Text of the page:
movie film review | chris tookey

Cabin in the Woods

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  Cabin in the Woods Review
Tookey's Rating
10 /10
Average Rating
7.04 /10
Kristen Connolly , Anna Hutchison , Bradley Whitford
Full Cast >

Directed by: Drew Goddard
Written by: Joss Whedon, Drew Goddard

Released: 2012
Origin: US
Length: 95

A classic tale of the unexpected.
Reviewed by Chris Tookey

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Ads make The Cabin in the Woods look like a cliched exploitation film, with good-looking young people murdered one-by-one in a spooky forest cabin by, as one of the characters says with understandable resentment, "zombified pain-worshipping backwoods redneck idiots".

But donít worry, itís anything but conventional in where it goes from there.

Those directions are hinted at by the opening titles. They depict ancient scenes of ritual sacrifice. Then thereís the first scene, which shows two middle-aged technicians (well played by Richard Jenkins and Bradley Whitford) swapping banalities as they prepare for a normal day at the office, or wherever it is they work.

Their cheery badinage, jokily reminiscent of Ricky Gervaisí The Office, is interrupted by more menacing titles, which drip blood in a way that clash with the tone of the opening.

The endearingly playful, dazzlingly unpredictable movie that follows - and Iím not going to spoil it by telling you too much Ė shows Hollywood at its best. This is a hugely entertaining, brilliantly crafted entertainment thatís witty, ground-breaking, and Ė most important of all - fun. Weíre still only in April, but by the end of 2012 millions are going to be talking about this as the outstanding film of the year.

The actors, inspired by a screenplay that miraculously bothers to give them funny things to say, hang around long enough to suggest they are capable of more than the necessarily stereotypical characters they have to play here.

Two make a particular impression: the more-or-less virginal heroine Ė the Neve Campbell/ Jamie Lee Curtis role - is engagingly played by Kristen Connolly, a red-head whoís the spitting image of the young Shirley Anne Field.

Fran Kranz, looking like a youthful, even more frazzled Owen Wilson, is a hoot as a young man whose cannabis intake has unexpectedly revelatory side-effects.

The first picture to be written and directed by the co-writer of Cloverfield, Drew Goddard, Cabin is a personal triumph for him, but also recognisably the work of his co-writer Joss Whedon, who helped give us Buffy The Vampire Slayer, Angel and (a credit less well known) Toy Story.

Both men deserve credit for artistic integrity. The Cabin in the Woods was shot three years ago, in 2009. The delay came about because Joss Whedon and Drew Goddard objected to the studio Lionsgateís plans (later shelved, thank goodness) to convert it to 3D.

The creative influences upon Goddard and Whedon are clear. The scarily effective mixture of black comedy and horror is reminiscent of Sam Raimiís first two Evil Dead movies, and of Wes Craven, who gave us three of the other most memorably innovative achievements in the genre, Scream, Scream 2 and Wes Cravenís New Nightmare.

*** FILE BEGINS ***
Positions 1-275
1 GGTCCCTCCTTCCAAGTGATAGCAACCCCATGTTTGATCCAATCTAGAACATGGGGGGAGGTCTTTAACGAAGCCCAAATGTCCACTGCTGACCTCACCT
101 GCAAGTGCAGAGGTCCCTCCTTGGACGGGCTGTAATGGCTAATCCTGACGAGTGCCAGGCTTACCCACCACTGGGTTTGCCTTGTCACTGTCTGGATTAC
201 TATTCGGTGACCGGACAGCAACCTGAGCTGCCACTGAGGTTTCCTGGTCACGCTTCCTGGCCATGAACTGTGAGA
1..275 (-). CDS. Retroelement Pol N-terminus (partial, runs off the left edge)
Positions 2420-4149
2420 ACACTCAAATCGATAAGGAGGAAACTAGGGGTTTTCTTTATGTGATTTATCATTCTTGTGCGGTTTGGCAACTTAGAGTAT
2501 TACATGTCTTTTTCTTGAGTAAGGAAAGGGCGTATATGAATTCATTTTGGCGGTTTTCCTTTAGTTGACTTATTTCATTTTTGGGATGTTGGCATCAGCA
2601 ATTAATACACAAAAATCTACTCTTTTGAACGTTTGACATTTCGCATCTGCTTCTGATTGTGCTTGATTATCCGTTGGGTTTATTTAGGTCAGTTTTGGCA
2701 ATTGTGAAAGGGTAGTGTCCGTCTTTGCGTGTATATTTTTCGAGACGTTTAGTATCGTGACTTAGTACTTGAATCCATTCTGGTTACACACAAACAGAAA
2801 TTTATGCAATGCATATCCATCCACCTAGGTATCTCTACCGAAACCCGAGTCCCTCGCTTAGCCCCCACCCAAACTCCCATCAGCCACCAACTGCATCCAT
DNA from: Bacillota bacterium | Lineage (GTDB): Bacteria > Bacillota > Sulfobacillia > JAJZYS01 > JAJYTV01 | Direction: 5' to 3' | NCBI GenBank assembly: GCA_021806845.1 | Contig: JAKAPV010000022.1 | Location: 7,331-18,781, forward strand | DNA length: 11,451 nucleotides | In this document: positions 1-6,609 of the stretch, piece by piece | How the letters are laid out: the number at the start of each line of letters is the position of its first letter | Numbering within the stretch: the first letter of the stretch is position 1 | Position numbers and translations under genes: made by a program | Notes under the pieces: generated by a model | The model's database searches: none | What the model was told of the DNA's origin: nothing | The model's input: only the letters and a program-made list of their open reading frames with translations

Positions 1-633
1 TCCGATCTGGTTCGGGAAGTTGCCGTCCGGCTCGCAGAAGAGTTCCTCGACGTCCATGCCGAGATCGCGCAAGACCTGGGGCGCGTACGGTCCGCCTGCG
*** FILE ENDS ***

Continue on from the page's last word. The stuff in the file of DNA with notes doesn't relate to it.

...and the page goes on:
The plot is also indebted to Welsh director Mark Evansí intelligent horror movie of 2002, My Little Eye, sadly underestimated by most critics at the time.

The spooky corridors, chilly vision of the future and skilful blending of horror with social comment recall Stanley Kubrickís The Shining, 2001 and Dr Strangelove.

Less obvious influences are two British authors, Clive Barker and Douglas Adams, both of them always keen to deconstruct the appeal of horror and science fiction, and reveal why theyíre important to so many of us. Their ideas underpin the entire movie.

Add to these ingredients five charming performances by the doomed college kids (youíre actually sorry to see them die), and an unexpectedly lavish special effects extravaganza for a finale, and you have an innovative mixture of at least three genres: horror, science fiction and black comedy.

Itís much cleverer and more mature than The Hunger Games, but itís about very similar things. The Cabin in the Woods ends up as the more biting satire on the entertainment industry, manís appetite for violence and older peopleís love-hate relationship with youth.

And donít worry, Iím not spoiling anything by saying that. Itís clear from very early on that our two boffins are desensitised workers in an entertainment machine that regards human life as something that can be cavalierly ended in order to appease the audience.

Who and what that audience is, the movie leaves teasingly uncertain until a big guest star cameo reveals all, but it may not be the answer youíre expecting.

If you wanted to be hyper-critical, you could argue that Cabin is guilty of the sins that it condemns. It values narrative ingenuity over genuine horror and treats with flippant callousness the characters it slaughters for our gruesome scary-movie delectation.

But Iím happy to swallow a small amount of hypocrisy in exchange for the pleasures this movie gave me. I havenít enjoyed a film as much since The Artist, and this is easily the best fun Iíve ever had watching a slasher movie.

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